CE: “I think what's really different about the restaurant space is, these are people who understand the daily challenge of really large-scale foodservice operations. And there is no more intimidating large-scale foodservice operation in the country than our school meal program. And figuring out how we approach school meals with as much creativity and innovation and continued forward progress as possible—that opens the opportunity for a corporate partner like Sweetgreen to come to the table and say, ‘How can I lend not only resources to this effort, but some of our creativity, our expertise, or what we see coming up in the trends or the way food is headed in our country?’”

    Back in the Mount Eagle cafeteria, FoodCorps member Taylor Brinks walks from table to table, administering the nonprofit’s Tasty Challenge. This is an activity where students are served a fruit or vegetable that’s been prepared two ways, and then the kids are encouraged to give feedback on their favorite one.

    On this particular day, the ingredient of choice is kohlrabi, a vegetable that’s similar to cabbage, cauliflower, and Brussels sprouts. The kohlrabi is offered to the students both raw and cooked, and then they’re asked to vote via iPad on which of the two was their favorite.

    Bumpus says this kind of interactivity with elementary students makes learning more fun and memorable.

    KB: “Being able to bring tech and an iPad so that kids are not only interacting with food, but they feel like they're playing a game at the same time. For us, that's just another layer to the program. At our core, we are a salad company; we make a great salad. But we are also a very tech-focused and tech-forward company. So for us, that was the right way to infuse tech into real food and into this program. I'd say that's been a massive learning for us.”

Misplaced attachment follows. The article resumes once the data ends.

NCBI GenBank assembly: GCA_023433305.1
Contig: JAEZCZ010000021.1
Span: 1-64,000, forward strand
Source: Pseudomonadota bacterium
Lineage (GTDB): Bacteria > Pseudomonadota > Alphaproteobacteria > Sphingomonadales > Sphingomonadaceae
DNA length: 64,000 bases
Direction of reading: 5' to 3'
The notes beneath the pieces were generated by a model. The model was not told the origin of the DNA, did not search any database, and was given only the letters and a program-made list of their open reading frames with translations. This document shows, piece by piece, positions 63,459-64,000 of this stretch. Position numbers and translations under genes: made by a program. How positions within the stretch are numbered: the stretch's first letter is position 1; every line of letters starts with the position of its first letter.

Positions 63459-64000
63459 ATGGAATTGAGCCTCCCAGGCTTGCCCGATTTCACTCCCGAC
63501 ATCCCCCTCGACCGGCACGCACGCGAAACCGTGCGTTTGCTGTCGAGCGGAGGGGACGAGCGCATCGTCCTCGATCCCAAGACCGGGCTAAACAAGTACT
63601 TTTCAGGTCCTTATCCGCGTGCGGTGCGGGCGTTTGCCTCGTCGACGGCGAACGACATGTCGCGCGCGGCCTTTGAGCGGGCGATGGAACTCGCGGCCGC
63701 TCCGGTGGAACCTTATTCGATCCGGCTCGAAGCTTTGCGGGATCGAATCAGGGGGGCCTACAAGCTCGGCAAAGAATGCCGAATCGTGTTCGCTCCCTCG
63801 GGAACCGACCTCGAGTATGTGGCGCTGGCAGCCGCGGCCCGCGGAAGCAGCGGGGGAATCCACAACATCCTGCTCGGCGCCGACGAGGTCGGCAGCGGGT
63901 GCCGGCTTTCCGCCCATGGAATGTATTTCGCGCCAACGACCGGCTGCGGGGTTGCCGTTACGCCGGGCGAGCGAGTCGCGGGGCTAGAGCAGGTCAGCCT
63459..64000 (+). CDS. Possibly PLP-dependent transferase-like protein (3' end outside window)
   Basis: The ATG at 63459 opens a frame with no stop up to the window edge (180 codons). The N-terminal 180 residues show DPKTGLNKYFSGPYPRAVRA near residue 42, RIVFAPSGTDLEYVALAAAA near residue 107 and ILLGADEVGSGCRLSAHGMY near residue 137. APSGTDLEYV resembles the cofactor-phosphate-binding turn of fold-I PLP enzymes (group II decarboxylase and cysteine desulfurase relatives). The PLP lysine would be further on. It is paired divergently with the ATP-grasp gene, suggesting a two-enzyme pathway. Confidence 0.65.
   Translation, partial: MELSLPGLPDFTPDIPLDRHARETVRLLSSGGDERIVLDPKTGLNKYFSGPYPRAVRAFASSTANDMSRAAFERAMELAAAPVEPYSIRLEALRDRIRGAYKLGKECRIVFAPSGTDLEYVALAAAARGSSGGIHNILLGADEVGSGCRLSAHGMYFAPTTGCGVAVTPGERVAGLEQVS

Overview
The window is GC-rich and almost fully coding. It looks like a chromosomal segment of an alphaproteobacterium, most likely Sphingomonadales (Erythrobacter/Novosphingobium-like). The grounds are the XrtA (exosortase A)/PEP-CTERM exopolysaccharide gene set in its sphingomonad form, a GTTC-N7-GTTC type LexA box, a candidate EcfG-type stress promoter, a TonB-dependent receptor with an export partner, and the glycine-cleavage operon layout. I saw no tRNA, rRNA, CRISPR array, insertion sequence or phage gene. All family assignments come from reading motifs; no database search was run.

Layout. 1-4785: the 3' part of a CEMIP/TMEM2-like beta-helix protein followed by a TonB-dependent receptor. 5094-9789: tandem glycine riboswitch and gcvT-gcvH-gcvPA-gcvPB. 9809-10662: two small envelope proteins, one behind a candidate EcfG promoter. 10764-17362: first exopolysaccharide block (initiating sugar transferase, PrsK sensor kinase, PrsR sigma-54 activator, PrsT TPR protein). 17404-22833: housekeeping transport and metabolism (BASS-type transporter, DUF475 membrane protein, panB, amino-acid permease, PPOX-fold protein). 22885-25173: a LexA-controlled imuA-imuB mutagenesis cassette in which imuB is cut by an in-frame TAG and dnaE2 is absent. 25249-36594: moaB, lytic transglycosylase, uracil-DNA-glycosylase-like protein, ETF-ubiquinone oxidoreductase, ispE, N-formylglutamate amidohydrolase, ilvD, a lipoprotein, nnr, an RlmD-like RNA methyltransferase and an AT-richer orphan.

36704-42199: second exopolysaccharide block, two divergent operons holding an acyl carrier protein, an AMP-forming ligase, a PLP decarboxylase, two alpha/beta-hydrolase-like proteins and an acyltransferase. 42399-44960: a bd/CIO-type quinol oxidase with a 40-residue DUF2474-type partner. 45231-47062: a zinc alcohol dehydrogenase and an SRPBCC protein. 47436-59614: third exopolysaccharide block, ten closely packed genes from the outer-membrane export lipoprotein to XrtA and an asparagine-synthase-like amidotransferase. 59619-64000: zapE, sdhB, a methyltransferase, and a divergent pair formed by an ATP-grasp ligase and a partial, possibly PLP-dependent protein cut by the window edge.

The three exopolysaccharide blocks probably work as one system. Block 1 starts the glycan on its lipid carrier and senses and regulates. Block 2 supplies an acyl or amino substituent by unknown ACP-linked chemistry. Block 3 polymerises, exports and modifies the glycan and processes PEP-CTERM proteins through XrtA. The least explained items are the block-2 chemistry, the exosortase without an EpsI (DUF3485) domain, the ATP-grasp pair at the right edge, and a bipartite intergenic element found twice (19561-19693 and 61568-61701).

Sweetgreen
    FoodCorps member Taylor Brinks, left, explores the garden with students outside Mount Eagle Elementary in Alexandria, Virginia.

    Bumpus drives home the point that students’ participation in the FoodCorps’ program is a lot like a Sweetgreen experience. Just as Sweetgreen guests are empowered to make their own decisions in building a salad or bowl, Mount Eagle students are given what she calls “choice and voice” over their cafeteria experience.

    Of course, the Sweetgreen team isn’t working with FoodCorps because they think they can convert elementary students into Sweetgreen customers. That would be foolish. Bumpus says the company is measuring the success of this partnership by how it can take the learnings from this pilot program and turn them into an educational model that is scalable across the country. For now, it’s baby steps; Sweetgreen and FoodCorps will expand the program from 15 schools to 50 next year.

    But Ellis does say there is some business sense to all of this. Restaurants have to consider the plight of school nutrition for the simple fact that the 30 million children eating in cafeterias today will turn into 30 million foodservice customers in the future, and improving the food system for them today will support an even better food system in the future, too.